Wednesday, August 18, 2010

Domains are inefficiently priced

The market for domains is an unusual one: domains have unusual characteristics as a priced good.

It's been bemoaned countless times in countless places the practice of domain squatting: seemingly every good domain is taken, and often by some domain squatter who isn't using the domain for any admirable purpose. I made a tool recently to find good available domains.

First off, these complaints are lies. Everyone who has ever complained about domain parking has a few domains they bought but are just sitting on without using them.

If you've ever thought about this issue for more than a minute, it's occurred to you that
"To combat squatting, they should raise the price of domains! If it cost $100 to own a domain 95% of squatting would go away!"
only to realize seconds later
"But then I would have to pay that much for my domains, including a few that I want to sit on and not use. I still want to pay $7!"
and then you put your head into your hands and moan about how unfair it all is.

Everyone is basically a hypocrite: domainers suck, but I still want to pay $7 for a domain and not necessarily do anything with it once I own it. It's a tragedy of the commons of intentions.

Domains are inefficiently priced.

There isn't really a good pricing mechanism for domain names.
  • there is virtually a limitless supply of domains, and more cannot be made.
  • once a domain is used, no one else can use it
  • every domain is unique
  • some domains are very high value, most are not
  • most domains are of some idiosyncratic value to a few rare individuals spread out across the earth

The quantity supplied of unused domains is practically infinite. The quantity supplied of each domain is 1.

As a result the classic functions of prices no longer, well, function:
  • No signaling mechanism. If someone buys a domain, it does not send a signal to the market that it should produce more domain names.
  • No transmission of preferences. Since every domain is unique and can only be used once, past domain market activity does not indicate what a price of any given domain should be in order to be efficient.

Since most domains without type-in traffic are of some unpredictable value to a small number of individuals, the best way to price these domains is with an auction mechanism. The efficient price for a short dictionary word should cost thousands of times more than an 8 syllable jokey domain, and the way to determine a price that at least serves a rationing function (apportioning domains to those who want it most) is to use an auction pricing mechanism.

The most important barrier to auction pricing mechanism is time value fluctuation. Everyone who wants a domain probably does not want it at the same time. Bob in Johannesburg wants a given domain in 2002, Hillary in Montevideo realizes she wants the same name in 2007. If they both had wanted the domain at the same time, we could auction it off between them.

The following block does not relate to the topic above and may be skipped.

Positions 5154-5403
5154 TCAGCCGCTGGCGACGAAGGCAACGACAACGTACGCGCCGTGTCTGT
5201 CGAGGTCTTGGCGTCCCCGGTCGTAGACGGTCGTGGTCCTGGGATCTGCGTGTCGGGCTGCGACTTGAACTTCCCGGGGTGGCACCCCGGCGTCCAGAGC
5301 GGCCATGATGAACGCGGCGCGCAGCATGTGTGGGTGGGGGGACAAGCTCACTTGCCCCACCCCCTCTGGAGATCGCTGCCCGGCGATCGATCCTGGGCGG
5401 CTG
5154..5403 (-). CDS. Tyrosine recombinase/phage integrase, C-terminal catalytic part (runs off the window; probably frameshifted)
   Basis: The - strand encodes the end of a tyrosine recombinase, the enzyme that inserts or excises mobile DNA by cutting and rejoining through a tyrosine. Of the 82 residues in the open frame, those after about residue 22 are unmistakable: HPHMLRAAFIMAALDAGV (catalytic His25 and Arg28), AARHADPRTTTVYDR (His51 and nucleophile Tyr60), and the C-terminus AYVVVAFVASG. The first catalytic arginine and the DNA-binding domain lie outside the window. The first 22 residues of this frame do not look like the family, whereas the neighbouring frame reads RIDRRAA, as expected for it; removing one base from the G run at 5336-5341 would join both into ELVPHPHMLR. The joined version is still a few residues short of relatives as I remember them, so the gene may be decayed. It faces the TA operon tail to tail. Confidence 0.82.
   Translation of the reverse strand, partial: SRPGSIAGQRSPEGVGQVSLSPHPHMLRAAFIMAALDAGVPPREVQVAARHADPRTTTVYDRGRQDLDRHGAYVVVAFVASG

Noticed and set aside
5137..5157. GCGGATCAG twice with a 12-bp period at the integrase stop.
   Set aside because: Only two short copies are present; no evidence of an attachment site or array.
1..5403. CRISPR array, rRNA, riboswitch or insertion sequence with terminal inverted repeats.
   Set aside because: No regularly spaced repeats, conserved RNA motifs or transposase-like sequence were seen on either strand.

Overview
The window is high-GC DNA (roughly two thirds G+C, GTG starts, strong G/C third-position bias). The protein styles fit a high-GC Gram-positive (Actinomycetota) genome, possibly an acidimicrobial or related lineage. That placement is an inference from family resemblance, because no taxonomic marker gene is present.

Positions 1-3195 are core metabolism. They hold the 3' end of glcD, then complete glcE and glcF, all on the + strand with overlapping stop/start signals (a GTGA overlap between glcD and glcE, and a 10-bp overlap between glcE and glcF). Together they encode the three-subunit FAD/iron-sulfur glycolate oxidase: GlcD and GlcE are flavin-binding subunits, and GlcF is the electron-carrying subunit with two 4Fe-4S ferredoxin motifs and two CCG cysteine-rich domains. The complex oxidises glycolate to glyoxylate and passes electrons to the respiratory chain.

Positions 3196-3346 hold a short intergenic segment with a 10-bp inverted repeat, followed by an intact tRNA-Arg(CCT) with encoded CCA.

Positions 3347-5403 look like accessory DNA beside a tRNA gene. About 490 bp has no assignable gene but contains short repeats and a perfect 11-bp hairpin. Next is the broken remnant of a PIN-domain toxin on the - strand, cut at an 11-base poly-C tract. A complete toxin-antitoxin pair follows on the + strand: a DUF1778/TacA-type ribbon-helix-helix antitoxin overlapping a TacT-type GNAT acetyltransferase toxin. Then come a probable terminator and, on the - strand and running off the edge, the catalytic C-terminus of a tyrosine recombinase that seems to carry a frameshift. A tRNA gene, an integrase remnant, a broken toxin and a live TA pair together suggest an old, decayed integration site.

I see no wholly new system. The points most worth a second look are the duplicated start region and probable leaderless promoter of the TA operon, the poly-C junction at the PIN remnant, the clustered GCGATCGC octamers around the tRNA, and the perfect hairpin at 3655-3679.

So why doesn't Hillary just try to buy the domain off Bob, assuming he purchased it? Effectively domain buyers can just conduct one-off auctions between themselves and the current domain owner. 

Well, why not? Buying used domains should be efficient, right?
  • Transaction costs. Buying a used domain means tracking down and trying to negotiate with some random weirdo literally half a world away. This is so time consuming and frustrating most will not bother attempting it. It's also given that a large percentage of domain owners make it difficult to contact them, fearing spam.
  • Endowment effects. Psychologically, when people get something that isn't even unique and special they demand unrealistically high prices to part with it once they own it. Simple studies have subjects choose a price for a coffee cup they don't own and then are given the same coffee cup to own and asked at what price they would be willing to part with it -- the second price they choose is massively higher.
  • Inequity aversion. Someone selling a domain doesn't want there to be some massive hidden value in a domain that they aren't pricing correctly; they may be reluctant to sell without a "fair" price but have absolutely no way of knowing what a fair price should be and may refuse to sell for this reason alone. For the same reason we may refuse to buy a domain at a good price since it seems so unfair that the current owner only paid $7 for it.

Endowment effects should be exacerbated if the current owner has invested emotionally or put time into owning the domain, but should be less of a problem for more sophisticated sellers.

Large-scale domain sellers should not be effected by to these last set of inefficiencies. Big time domain parkers make it blatantly obvious how to contact them to buy the domain, have no emotional investment in any particular domain they own and should know from experience what is a fair price. Smaller domain owners are the problem with used domains.

We all hate domain parkers because we want an inefficient price for ourselves but efficient prices for everyone else. Dot-com names should cost $1000 and there should be another TLD that costs $1/year for all of our hobby projects.